The Law Society’s Assessment Of Proposed Conveyancing Reform
In August 2019, the Law Society published its latest thinking on the Government’s proposals to reform the process of residential conveyancing, based on the results of a consultation paper published in 2017.
Most recently, the Government released new guidance on what residential property conveyancing consumers should expect when buying or selling.
What are the proposals in brief?
Among a series of proposals, the Government recommended changes to:
- Reservation agreements – specifically to develop a standardised agreement and find ways to encourage buyers and sellers to use them, with a view to reducing the number of failed transactions.
- Quality standards for conveyancers – driving price and service transparency to improve how consumers decide which conveyancer to use. Kite marks and quality standards may be introduced to help achieve this.
- Gaining information for leasehold purchases – due to delays in receiving property information in leasehold transactions, there are plans to require sellers to gather the necessary information before placing their leasehold property on the market. It is also proposed to put in place timescales and capped costs, a requirement to publish information electronically, and to standardise the information provided.
- Search performance – LA’s may be required to respond to searches within 10 days and could be subject to performance-related action if they do not meet the target set.
- Estate agent qualifications and enforcement – the government are considering the enforcement of existing regulations and the creation of a qualification for estate agents.
- Referral fees – fees for the referral of clients from estate agents to conveyancers and mortgage lenders may be stopped under the current proposals (this is to be reviewed), and fees may be made more transparent to consumers.
The Law Society’s assessment of the changes
Given that over a quarter of property transactions fall through each year, the Law Society appears to be receptive to the changes, but it is clear they want to see the industry being consulted on the impact of specific legislative changes before making substantive decisions. Beyond this, in their view, the efforts of the government should be focused on efficiency, promotion of consumer trust, and improvement in transaction success rates.
In terms of the Society’s take on how Solicitors will be affected, they consider that given the intention of the government to take a step-wise approach to changes and their intention is to simplify the process and improve the consumer experience, conveyancers should not be unduly impacted by any changes.
For their part, the Law Society have revised their Conveyancing Protocol to encourage conveyancers to work more closely with clients and lenders in relation to information being shared, and also to drive efficiency in the scheduling of transactions at all stages.
Changes to the Law Society Conveyancing Protocol
In July 2019, the Law Society published the latest iteration of the Conveyancing Protocol, driven in part by the Government’s proposals for residential home buying and selling, but also to bring them into line with the new CQS and the Court of Appeal’s decision in Dreamvar  EWCA Civ 1082, which relates to the liability of Solicitors and estate agents in transactions involving identity fraud.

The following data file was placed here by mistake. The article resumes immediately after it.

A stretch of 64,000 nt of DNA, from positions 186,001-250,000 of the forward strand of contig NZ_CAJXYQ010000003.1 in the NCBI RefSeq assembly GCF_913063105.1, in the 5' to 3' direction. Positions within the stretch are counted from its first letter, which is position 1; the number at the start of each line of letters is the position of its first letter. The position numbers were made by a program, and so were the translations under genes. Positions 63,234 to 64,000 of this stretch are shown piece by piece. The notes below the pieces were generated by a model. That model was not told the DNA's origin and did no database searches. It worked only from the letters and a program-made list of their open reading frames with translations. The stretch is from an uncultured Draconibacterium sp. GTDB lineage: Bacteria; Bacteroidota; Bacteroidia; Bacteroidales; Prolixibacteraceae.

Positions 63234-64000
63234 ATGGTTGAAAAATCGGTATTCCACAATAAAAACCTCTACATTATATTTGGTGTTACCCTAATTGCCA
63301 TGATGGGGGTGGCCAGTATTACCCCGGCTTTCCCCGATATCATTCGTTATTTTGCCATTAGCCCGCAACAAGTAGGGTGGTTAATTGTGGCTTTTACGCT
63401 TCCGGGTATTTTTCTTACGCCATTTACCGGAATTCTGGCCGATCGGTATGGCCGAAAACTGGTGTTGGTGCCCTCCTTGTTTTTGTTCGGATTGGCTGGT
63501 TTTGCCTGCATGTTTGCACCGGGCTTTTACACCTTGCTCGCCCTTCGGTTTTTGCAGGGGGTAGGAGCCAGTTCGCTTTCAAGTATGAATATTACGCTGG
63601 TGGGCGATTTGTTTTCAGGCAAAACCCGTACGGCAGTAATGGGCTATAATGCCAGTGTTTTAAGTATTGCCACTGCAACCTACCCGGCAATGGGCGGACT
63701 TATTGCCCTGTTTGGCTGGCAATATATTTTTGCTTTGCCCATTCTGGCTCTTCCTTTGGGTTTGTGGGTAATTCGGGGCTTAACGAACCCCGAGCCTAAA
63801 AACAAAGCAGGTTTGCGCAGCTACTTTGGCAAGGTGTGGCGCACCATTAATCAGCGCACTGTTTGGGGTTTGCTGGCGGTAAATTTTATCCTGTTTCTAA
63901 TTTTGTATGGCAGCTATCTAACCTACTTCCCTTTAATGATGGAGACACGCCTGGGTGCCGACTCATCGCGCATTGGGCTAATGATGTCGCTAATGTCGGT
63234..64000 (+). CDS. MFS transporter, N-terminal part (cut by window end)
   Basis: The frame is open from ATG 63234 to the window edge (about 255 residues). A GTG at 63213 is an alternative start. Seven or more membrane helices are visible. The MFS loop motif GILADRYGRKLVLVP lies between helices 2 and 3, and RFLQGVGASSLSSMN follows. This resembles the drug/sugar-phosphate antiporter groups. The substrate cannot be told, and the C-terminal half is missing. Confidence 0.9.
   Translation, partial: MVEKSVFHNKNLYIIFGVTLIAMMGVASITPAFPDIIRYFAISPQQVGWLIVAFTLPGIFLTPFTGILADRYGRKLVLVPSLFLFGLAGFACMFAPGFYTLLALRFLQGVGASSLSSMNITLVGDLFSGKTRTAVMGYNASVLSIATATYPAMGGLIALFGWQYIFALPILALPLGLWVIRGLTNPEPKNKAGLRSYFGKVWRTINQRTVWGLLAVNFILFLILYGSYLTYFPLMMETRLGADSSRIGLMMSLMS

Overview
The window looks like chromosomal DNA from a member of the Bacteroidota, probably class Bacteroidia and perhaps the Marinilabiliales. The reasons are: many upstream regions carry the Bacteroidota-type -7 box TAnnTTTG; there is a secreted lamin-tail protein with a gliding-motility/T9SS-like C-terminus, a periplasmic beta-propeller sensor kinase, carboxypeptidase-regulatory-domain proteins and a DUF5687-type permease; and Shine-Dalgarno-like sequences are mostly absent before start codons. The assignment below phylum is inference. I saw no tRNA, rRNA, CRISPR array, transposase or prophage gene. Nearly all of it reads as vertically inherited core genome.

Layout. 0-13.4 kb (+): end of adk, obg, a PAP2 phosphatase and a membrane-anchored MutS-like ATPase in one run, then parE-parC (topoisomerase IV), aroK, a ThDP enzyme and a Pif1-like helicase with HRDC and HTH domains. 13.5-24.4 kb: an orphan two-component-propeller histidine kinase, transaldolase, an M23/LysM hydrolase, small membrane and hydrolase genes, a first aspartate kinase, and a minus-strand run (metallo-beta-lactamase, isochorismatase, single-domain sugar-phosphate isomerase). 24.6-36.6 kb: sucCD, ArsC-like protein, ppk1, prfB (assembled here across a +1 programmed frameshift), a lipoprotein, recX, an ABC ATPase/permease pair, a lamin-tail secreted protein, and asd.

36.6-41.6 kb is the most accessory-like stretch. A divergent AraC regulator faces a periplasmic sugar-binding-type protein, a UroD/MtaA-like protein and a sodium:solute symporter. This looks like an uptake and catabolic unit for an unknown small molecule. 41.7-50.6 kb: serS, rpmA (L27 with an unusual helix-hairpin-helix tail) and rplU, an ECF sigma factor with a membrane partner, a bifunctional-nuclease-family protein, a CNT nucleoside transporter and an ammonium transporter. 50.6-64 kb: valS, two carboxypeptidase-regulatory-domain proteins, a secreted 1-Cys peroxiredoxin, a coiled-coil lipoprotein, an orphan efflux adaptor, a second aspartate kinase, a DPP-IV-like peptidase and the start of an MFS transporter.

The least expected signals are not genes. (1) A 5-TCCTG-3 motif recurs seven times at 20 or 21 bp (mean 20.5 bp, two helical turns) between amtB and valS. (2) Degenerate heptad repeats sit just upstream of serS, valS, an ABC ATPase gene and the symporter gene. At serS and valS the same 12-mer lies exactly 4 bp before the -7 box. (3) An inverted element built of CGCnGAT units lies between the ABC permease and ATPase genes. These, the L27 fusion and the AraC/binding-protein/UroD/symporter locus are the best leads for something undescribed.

Broadly, the 2019 Protocol reduces the number of steps in the conveyancing process and seeks to boost transparency, requiring that conveyancers should “recognise the value of making the process as transparent as possible”.
The Protocol also seeks to improve how digital documents are handled and identified – for example, if a conveyancing document bundle is to be emailed to the client, they should be informed of this fact from the outset, and each document emailed should be individually identifiable. It also brings renewed focus to the increasing potential for scams in conveyancing, and the steps needed to assure clients that their money is safe from Friday afternoon fraud.
It remains to be seen what the governments proposed improvements to residential conveyancing will be in reality, but the Law Society for one would appear extremely open and receptive to their intentions. Any changes intended to raise consumer confidence and operational efficiency within law firms will be well received. Given the much-anticipated need to reform the leasehold sector, the information gathering change will likely be well received by conveyancers who know from first-hand experience the frustrations caused by delays in getting information from freeholders and agents. This should start to bring leasehold transaction times more in line with those of freehold sale/purchases.
Until the Government brings forward further changes, including legislation, consumers should be encouraged to read the new government consumer guides for buyers and sellers (separate documents). By doing so, all parties can be assured of ‘singing from the same hymn-sheet’ from the outset of the conveyancing process, and not resorting to operating on a wing a prayer that their sale or purchase completes smoothly.